Thursday, January 03, 2008

REVIEW - Star Trek: Of Gods and Men

I do not think it is too much of a stretch to say Star Trek: Of Gods and Men is the most eagerly anticipated fan film release of the last few years. When you consider the level of Hollywood involvement, which ranged from Star Trek luminaries such as Nichelle Nichols and Walter Koenig, to lesser-known Star Trek alumni such as Crystal Allen and Lawrence Montaigne, the direction of fellow Star Trek alumnus Tim Russ, and the chatter about not being a fan film coming out of the OGAM camp this level of anticipation was certainly to be expected. The expectations grew throughout 2006 and 2007 as the release date was pushed back several times. Finally on December 22nd of this past year the first thirty-minute episode was released and fandom heaved a great sigh of relief as they scrambled to their computers to view the episode. So many scrambled, in fact they managed to take down the OGAM website which lead to delays in some fans being able to view the episode. In my case I was about as far removed as one can get from high speed internet access over the Christmas weekend which means by the time I was able to view the episode most of the bandwidth issues had been resolved.

Star Trek: Of Gods and Men begins on a run down station, which seems more appropriate for the Firefly universe than Star Fleet, manned by Ethan Phillips. Phillips is confronted by a mysterious stranger who only wants to know about James Kirk and quickly leaves, taking the entire station with him, when he learns that Kirk had passed away twelve years earlier. We then move to the newly built replica of the original Enterprise (Kirk's Enterprise not the one captained by Count Bakula) intended to be a museum under the command of Peter Kirk (played by New Voyages' own James Cawley). Uhura, Chekov and Captain John Harriman, who was last seen being a complete yutz in Generations, are all on hand for a dedication ceremony when they receive a message from an automated beacon and, as they are the only ship in the sector, the must rush off to investigate. They arrive at the planet and are confronted by the mysterious stranger who then goes through the Guardian of Forever and makes some change to the timeline which thrusts our three main characters into completely different roles. Harriman is a captain of a starship serving the Galactic Order. Uhura is married and living on Vulcan where she seems to be an anti-Galactic Order activist while Chekov is cast a terrorist fighting against the Galactic Order.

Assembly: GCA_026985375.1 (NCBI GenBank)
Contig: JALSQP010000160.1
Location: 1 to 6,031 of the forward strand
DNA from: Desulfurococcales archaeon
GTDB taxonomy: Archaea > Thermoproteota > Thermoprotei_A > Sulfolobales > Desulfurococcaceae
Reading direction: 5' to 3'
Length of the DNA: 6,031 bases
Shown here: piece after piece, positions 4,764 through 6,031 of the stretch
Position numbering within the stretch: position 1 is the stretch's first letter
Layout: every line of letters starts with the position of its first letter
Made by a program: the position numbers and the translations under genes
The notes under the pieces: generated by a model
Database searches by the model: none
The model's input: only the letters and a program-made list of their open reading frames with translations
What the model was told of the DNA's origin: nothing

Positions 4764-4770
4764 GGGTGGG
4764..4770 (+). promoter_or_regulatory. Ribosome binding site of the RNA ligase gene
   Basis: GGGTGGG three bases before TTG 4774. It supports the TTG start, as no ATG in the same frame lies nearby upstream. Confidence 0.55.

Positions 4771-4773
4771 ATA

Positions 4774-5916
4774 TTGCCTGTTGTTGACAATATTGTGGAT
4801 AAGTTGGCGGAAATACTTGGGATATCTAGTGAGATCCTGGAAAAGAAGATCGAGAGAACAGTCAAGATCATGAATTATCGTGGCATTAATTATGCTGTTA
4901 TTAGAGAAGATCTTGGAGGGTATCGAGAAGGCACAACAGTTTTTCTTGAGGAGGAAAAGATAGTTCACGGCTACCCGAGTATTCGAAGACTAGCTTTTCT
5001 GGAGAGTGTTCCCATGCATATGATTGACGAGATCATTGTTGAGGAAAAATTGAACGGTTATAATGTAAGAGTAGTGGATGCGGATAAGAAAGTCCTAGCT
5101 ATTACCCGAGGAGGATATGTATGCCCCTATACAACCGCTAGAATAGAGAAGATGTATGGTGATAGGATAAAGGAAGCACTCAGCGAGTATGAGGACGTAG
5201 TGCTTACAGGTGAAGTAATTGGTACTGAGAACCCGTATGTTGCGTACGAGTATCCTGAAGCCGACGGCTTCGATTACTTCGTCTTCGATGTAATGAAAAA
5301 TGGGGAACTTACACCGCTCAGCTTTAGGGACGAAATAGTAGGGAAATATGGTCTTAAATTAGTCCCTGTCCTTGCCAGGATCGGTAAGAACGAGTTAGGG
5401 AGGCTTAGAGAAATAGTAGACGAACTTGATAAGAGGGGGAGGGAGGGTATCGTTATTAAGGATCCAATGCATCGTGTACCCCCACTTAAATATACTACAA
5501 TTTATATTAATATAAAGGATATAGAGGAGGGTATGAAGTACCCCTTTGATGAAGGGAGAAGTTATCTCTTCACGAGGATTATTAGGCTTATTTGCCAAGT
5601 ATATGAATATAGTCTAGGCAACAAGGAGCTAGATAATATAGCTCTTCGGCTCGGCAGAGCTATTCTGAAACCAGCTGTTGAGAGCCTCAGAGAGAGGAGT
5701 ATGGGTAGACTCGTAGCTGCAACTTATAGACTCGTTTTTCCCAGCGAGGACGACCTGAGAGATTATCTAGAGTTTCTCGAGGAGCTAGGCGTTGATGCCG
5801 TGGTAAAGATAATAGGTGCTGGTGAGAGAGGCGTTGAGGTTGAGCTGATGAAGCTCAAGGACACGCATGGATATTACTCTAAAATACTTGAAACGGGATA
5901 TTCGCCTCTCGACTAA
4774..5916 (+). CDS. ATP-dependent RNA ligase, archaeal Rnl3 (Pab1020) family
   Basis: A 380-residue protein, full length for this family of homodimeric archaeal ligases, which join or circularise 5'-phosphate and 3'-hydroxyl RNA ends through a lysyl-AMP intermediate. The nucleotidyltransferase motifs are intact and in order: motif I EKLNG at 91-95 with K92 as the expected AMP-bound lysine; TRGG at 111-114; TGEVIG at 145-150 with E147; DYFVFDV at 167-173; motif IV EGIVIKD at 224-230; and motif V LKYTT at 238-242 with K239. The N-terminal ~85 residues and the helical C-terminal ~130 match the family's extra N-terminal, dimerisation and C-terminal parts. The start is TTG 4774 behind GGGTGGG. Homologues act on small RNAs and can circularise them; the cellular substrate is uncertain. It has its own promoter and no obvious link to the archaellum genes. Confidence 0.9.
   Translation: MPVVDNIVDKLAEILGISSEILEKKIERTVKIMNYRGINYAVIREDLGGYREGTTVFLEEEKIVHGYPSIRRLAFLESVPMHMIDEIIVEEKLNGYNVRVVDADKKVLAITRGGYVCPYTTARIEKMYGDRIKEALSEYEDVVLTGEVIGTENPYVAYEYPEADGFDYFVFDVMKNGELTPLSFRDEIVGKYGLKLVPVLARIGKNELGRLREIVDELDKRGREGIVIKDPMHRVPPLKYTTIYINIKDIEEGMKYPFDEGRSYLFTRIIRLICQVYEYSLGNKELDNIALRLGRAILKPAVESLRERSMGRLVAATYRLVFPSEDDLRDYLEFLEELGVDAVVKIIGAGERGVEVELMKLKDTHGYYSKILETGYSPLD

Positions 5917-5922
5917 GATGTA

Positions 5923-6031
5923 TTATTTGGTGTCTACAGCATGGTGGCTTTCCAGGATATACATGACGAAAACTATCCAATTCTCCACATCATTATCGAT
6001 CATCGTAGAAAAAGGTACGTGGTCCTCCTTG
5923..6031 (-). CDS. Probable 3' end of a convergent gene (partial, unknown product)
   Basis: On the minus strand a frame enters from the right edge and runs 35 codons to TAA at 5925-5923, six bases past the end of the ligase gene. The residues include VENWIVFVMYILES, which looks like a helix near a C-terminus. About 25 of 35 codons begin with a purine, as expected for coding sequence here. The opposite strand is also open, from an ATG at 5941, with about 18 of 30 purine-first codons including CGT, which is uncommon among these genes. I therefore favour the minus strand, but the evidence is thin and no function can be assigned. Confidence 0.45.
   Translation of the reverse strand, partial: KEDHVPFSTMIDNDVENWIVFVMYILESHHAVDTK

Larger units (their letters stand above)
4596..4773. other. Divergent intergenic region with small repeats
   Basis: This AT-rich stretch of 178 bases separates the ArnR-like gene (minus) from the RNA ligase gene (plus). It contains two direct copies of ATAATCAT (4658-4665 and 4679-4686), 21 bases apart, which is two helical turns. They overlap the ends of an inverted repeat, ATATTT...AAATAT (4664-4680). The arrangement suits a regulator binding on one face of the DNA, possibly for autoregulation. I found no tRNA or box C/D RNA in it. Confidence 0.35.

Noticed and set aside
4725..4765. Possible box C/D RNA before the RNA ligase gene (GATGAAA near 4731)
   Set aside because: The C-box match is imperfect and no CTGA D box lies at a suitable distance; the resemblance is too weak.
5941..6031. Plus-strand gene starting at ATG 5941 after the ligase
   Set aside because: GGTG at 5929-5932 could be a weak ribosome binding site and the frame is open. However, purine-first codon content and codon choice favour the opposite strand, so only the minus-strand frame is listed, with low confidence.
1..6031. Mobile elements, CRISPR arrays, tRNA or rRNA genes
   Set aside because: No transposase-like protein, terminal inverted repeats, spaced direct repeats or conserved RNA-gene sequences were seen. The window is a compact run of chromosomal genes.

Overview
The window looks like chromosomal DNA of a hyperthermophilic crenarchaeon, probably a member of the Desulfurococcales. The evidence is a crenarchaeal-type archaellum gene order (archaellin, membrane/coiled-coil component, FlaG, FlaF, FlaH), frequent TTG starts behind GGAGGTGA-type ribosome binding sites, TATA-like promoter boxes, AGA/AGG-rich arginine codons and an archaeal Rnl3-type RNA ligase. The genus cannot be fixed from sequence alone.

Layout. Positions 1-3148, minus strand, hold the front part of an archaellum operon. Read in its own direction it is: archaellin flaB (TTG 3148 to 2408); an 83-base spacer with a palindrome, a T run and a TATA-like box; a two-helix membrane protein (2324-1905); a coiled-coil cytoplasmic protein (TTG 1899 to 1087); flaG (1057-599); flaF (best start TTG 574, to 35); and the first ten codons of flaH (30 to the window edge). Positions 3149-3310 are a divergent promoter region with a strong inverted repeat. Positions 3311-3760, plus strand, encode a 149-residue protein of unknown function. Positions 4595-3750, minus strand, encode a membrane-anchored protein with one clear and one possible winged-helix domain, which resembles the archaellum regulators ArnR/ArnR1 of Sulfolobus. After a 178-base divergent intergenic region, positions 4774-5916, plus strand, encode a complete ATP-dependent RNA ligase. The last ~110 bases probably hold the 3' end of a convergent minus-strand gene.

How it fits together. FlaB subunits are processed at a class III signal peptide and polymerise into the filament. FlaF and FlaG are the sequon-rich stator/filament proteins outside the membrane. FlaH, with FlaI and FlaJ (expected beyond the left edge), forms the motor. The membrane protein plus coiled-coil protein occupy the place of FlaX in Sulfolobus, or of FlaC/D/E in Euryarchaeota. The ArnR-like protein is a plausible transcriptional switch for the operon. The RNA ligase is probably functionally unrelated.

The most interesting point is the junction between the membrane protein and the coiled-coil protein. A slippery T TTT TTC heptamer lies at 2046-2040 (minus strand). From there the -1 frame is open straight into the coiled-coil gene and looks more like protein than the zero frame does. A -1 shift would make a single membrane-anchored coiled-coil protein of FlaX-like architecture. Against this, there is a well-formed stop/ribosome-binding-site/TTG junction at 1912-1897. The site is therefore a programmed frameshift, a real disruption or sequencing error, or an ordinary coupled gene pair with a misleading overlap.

So how did OGAM measure up to the eighteen-plus months of fan boy anticipation?

Not very well, it saddens me to say. Of course I have only seen the first third of the story, however I just cannot get over a couple of the issues I have with the piece, most of which are technical or execution related rather than story related. I will be the first to admit that some of these issues reach a level of fan-boy wankery to which I am almost uncomfortable admitting however in fan films I feel as much attention must be paid to the mechanics of the universe as the other aspects of the production. My biggest fan-boy complaint, and the only one I intend to address in this review, is how they deal with the mechanics of the Guardian of Forever. In the original episode, "The City on the Edge of Forever*," the landing party is unaffected by the changes McCoy makes to the timeline. In OGAM the landing party is directly and immediately affected by the changes Charlie has made to the past. Not a terribly important thing in the grand scheme of things but it was enough to bug me and put me in the wrong frame of mind.